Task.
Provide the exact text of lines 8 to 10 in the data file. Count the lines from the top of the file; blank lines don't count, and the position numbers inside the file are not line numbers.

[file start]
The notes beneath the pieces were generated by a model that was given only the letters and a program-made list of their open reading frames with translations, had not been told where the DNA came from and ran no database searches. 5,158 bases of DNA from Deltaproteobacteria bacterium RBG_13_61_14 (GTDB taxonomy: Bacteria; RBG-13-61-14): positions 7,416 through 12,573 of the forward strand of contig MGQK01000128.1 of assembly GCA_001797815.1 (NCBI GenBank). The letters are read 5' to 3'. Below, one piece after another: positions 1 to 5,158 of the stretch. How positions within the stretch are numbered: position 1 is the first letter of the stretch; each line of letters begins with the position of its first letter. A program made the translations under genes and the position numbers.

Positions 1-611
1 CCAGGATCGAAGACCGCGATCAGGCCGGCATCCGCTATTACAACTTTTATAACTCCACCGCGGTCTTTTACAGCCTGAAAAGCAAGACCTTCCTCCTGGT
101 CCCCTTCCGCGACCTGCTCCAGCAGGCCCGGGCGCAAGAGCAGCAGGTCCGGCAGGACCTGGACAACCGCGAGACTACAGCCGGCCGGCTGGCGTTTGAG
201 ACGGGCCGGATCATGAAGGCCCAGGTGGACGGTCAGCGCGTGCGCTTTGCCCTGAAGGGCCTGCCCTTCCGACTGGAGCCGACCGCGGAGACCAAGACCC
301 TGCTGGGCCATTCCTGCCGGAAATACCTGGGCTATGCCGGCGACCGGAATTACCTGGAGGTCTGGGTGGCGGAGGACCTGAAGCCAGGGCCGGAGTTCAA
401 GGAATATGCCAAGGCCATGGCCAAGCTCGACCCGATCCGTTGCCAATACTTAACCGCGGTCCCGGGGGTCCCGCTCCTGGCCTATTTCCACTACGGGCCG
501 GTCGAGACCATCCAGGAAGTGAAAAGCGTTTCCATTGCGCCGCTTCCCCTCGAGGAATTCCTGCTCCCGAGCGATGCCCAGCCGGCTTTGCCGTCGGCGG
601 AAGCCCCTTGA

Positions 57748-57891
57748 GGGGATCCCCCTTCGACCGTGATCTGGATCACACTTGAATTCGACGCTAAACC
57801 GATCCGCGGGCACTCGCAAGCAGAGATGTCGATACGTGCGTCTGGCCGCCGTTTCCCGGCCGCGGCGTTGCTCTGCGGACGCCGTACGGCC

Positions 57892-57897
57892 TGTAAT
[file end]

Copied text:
501 GTCGAGACCATCCAGGAAGTGAAAAGCGTTTCCATTGCGCCGCTTCCCCTCGAGGAATTCCTGCTCCCGAGCGATGCCCAGCCGGCTTTGCCGTCGGCGG
601 AAGCCCCTTGA

Positions 57748-57891